As a relational psychotherapist and psychoanalyst, my approach is to fully collaborate with the patient. It’s difficult to come to therapy and expose one’s struggles to a stranger. With trust and time, therapy can become a powerful tool to understand the arc of one’s life. Therapy helps to link the threads of the past to one’s life in the present. Often people find that this linking becomes a tremendously valuable experience, providing insight into their innermost selves. Yet most patients come to therapy seeking help with concrete, real life problems. My work strives to use an integrative approach, also recruiting cognitive and behavioral tools to shift unhelpful responses in difficult situations and to find new strategies that are more effective in real life situations. My observation is that patients will develop more curiosity and self-reflection in the process, traits to be cherished in one’s life.
I like to work with people grappling with transitions. I’ve had extensive experience with students and young adults seeking help with their developmental struggles around identity. Transitions are everywhere in life; I’ve also seen patients struggling with issues around parenthood, patients in the process of ending partnerships, and finally patients facing the losses that are part of our lifespan. My work with artists whose stumbling blocks inhibit their creative work is another area of great interest to me. Finally, I’ve researched the plight of the isolated patient when longings for connection and intimacy collide with the comfort of self-sufficiency. Finally, throughout my career I’ve worked with patients around gender issues, LGBTQ+ issues, and the difficulties around coming out. I’ve worked with patients in the polyamory community and the kink community.
I’ve published in professional journals on topics, including intimacy issues, mourning, and nostalgia.
I graduated from Hampshire College in Amherst, Massachusetts in 1975 and received my Master’s degree at Smith College School for Social Work in 1981. After working in a variety of settings in community mental health, I graduated as a psychoanalyst at The Institute of Contemporary Psychotherapy in New York City in1995, an intensive program of advanced practice in psychotherapy with adults. I opened my private practice in Manhattan seeing primarily adults and students in 1986. I’ve worked as a staff clinician in college counseling at Sarah Lawrence College. I’ve also done further training in substance abuse and addictions at the William Alanson White Institute in NYC. I’ve incorporated the use of short term approaches, such as cognitive behavioral therapy (CBT) when needed.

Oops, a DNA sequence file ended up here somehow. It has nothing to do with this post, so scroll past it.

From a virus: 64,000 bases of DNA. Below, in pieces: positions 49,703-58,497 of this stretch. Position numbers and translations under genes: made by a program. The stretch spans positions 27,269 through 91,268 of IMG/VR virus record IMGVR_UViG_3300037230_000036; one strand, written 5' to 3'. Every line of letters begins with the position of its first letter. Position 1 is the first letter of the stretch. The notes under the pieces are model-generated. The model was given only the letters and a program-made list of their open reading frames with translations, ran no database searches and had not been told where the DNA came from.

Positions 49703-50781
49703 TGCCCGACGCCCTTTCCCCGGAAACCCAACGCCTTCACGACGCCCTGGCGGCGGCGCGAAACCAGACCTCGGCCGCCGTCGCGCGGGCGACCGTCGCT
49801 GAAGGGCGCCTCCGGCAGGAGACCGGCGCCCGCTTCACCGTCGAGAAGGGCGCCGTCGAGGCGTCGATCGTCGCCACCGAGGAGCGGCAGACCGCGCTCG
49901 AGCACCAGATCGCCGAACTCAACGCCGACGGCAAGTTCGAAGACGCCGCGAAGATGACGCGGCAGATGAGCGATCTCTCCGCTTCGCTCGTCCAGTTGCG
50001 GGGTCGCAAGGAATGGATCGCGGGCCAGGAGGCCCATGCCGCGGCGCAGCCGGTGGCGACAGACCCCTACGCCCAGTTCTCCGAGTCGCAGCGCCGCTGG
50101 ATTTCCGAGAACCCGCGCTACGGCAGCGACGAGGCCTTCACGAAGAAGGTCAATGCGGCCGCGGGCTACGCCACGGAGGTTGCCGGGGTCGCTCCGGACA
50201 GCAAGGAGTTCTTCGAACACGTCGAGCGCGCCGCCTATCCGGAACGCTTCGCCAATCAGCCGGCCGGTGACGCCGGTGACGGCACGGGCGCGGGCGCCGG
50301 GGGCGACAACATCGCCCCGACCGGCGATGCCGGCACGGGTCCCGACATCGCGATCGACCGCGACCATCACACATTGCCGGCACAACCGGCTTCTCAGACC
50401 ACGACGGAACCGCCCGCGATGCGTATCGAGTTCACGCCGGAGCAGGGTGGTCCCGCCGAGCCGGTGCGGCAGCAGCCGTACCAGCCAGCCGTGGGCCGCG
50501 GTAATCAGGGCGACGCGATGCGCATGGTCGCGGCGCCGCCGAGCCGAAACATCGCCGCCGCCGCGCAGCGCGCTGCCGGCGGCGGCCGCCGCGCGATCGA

I’ve published in the field on several clinical topics: mourning, grief and nostalgia. Additionally, I’ve published on the plight of the isolated patient whose longings for connection and intimacy collide with the comfort of self-sufficiency. I have extensive experience working on struggles around intimacy issues, sexuality and inhibited emotional expression. Similarly my work with artists whose stumbling blocks inhibit their creative work is another area of great interest to me. I also have been trained in working with addiction disorders.
I’m involved in the community of psychoanalytically oriented psychotherapists in the New York city area where I currently supervise therapists in training at The Institute for Contemporary Psychotherapy in NYC as well as on a private basis.
Impert, L. (1999). The body held hostage: The paradox of self- sufficiency. Contemporary Psychoanalysis, 35, 647-671.
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Impert, L.& Rubin, M. (2011). The Mother at the glen: The relationship between mourning and nostalgia. Psychoanalytic Dialogues, 21: 691-706.
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Impert, L.& Rubin, M. (2011). Revitalizing the self through mourning: Reply to commentaries. Psychoanalytic Dialogues: 21: 736-741.
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